The Barrelfish research OS shares much with the seL4 microkernel: in particular, an emphasis on accurate modeling of the OS/Hardware interface, and automatic generation of correct-by-construction HW interface code. While the hardware on which seL4 was verified was relatively simple, Barrelfish targets very large-scale systems, with an enormous variety of quirky hardware. In this talk I will introduce Sockeye, our domain-specific language for the declarative modeling of hardware (including physical address spaces, and clock and power domains), and how we use it to automatically generate both static configuration (e.g. kernel page tables), and dynamic (allocating resources to device drivers, and configuring clock trees). As a specification language with clear semantics (formalised in Isabelle/HOL), Sockeye is a significant advance on the state of the art for hardware specification (e.g. Device Trees), and permits verifiable, correct-by-construction management of diverse and rapidly-evolving hardware interfaces.

Mads Dam, KTH Royal Institute of Technology, Sweden

The PROSPER Project: Verified Hypervisors at KTH (slides)

The PROSPER project was executed at KTH and SICS during 2011-2017, funded mainly by the Swedish Foundation for Strategic Research. During PROSPER, three hypervisor generations at increasing levels of sophistication were developed and formally verified to varying levels of detail. In the presentation I give an overview of results obtained during PROSPER and some of the challenges and directions we see for future work.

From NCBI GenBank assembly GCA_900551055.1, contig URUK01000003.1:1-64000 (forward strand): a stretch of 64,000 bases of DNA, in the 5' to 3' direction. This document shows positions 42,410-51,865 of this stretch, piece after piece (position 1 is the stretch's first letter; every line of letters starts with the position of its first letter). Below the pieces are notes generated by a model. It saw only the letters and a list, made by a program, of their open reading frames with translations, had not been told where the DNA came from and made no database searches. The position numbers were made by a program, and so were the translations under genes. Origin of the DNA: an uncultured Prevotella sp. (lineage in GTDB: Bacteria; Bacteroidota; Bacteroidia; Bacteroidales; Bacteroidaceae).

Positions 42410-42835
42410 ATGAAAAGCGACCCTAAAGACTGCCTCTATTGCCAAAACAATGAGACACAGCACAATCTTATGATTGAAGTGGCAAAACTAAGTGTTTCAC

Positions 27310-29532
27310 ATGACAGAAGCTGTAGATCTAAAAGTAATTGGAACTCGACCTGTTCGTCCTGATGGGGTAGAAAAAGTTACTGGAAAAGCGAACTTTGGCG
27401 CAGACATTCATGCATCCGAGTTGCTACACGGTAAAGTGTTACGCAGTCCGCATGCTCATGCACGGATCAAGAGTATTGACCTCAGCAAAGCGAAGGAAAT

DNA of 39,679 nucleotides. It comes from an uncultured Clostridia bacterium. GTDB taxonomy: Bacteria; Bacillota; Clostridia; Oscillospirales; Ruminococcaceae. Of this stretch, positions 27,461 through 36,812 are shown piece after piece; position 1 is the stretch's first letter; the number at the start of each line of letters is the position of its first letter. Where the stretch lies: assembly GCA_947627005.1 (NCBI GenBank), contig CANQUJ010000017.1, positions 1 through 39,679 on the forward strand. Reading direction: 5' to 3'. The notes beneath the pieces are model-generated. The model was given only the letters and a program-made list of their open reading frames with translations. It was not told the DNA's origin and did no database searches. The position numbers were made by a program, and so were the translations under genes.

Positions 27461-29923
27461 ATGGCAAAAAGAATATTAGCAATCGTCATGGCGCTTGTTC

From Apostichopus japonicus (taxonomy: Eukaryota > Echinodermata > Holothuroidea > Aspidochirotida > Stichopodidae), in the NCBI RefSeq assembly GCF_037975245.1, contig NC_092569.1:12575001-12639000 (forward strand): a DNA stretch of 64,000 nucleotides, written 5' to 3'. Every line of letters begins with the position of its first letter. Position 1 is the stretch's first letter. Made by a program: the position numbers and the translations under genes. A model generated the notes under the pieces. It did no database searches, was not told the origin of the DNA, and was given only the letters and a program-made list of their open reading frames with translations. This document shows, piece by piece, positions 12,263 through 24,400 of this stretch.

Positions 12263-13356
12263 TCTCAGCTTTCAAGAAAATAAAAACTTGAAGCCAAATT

Narjes Jomaa, David Nowak and Paolo Torrini, University of Lille, France

Formal Development of the Pip Protokernel (slides)

Alexandre Miquel, University of the Republic, Uruguay

How to Use Formal Proofs to Detect Bugs (slides)

Magnus Myreen, Chalmers University of Technology, Sweden

Verification of the GCC-Generated Binary of the seL4 Microkernel (slides)

The GCC compiler is used to produce a binary from the verified C source code of the seL4 microkernel. This talk is about how Thomas Sewell and I have verified the correctness of the GCC-generated binary for GCC optimisation levels O1 and O2; GCC optimisation level O2 is used in production. The work includes use of a proof-producing decompiler and an elaborate SMT-based proof search which finds and then proves the correspondence between the C code and the machine code from the binary.

Francesco Zappa Nardelli, Inria, France

Tales from Binary Formats (slides)

Alastair Reid, ARM Ltd., United Kingdom

Specifications: the Next Verification Bottleneck (slides)

His current research focus is on formalizing the ARM architecture specifications and finding ways that those specifications can be used to make hardware and software better. He has 16 granted patents in Computer Architecture and is the author of over a dozen research papers in Formal Verification, Software Defined Radio, Operating Systems, and Lazy Functional Programming. In his spare time, he builds his own keyboards and enjoys trashing his body in cyclocross races.

Zhong Shao, Yale University, United States

CertiKOS: A Breakthrough toward Hacker-Resistant Operating Systems (slides)

Building certifiably hacker-resistant operating systems is widely considered a grand challenge. Many people believe that the combination of concurrency and an OS kernel’s functional complexity makes formal verification of functional correctness intractable, and even if it is possible, its cost would be prohibitive. In this talk, we present a novel compositional approach for building certified system software. We advocate abstraction over a particularly rich class of specification (called deep specification) and present new methodologies and tools for formally specifying, programming, verifying, and composing abstraction layers. Using these new technologies, we have successfully developed the CertiKOS certified OS kernel and verified its contextual functional correctness in the Coq proof assistant. CertiKOS is written in 6500 lines of C and x86 assembly and runs on stock x86 multicore machines. This is the world’s first proof of functional correctness of a complete, general-purpose concurrent OS kernel with fine-grained locking.